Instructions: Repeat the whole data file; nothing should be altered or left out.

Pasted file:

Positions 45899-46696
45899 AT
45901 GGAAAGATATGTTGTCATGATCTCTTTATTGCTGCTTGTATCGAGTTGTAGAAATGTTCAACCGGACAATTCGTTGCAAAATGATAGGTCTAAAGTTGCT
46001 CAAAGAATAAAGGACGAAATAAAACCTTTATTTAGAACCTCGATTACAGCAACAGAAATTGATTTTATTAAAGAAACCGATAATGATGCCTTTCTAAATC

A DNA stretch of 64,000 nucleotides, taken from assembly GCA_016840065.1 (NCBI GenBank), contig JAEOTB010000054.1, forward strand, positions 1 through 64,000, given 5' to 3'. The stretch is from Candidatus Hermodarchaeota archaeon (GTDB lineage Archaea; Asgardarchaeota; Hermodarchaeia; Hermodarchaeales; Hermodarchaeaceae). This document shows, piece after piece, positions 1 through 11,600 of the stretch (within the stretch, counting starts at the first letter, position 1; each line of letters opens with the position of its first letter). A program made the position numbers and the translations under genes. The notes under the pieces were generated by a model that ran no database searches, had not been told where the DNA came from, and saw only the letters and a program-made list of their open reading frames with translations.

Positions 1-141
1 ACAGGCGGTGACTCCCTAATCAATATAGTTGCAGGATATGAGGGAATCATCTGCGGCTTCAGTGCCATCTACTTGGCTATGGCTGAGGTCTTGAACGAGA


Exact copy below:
Positions 45899-46696
45899 AT
45901 GGAAAGATATGTTGTCATGATCTCTTTATTGCTGCTTGTATCGAGTTGTAGAAATGTTCAACCGGACAATTCGTTGCAAAATGATAGGTCTAAAGTTGCT
46001 CAAAGAATAAAGGACGAAATAAAACCTTTATTTAGAACCTCGATTACAGCAACAGAAATTGATTTTATTAAAGAAACCGATAATGATGCCTTTCTAAATC

A DNA stretch of 64,000 nucleotides, taken from assembly GCA_016840065.1 (NCBI GenBank), contig JAEOTB010000054.1, forward strand, positions 1 through 64,000, given 5' to 3'. The stretch is from Candidatus Hermodarchaeota archaeon (GTDB lineage Archaea; Asgardarchaeota; Hermodarchaeia; Hermodarchaeales; Hermodarchaeaceae). This document shows, piece after piece, positions 1 through 11,600 of the stretch (within the stretch, counting starts at the first letter, position 1; each line of letters opens with the position of its first letter). A program made the position numbers and the translations under genes. The notes under the pieces were generated by a model that ran no database searches, had not been told where the DNA came from, and saw only the letters and a program-made list of their open reading frames with translations.

Positions 1-141
1 ACAGGCGGTGACTCCCTAATCAATATAGTTGCAGGATATGAGGGAATCATCTGCGGCTTCAGTGCCATCTACTTGGCTATGGCTGAGGTCTTGAACGAGA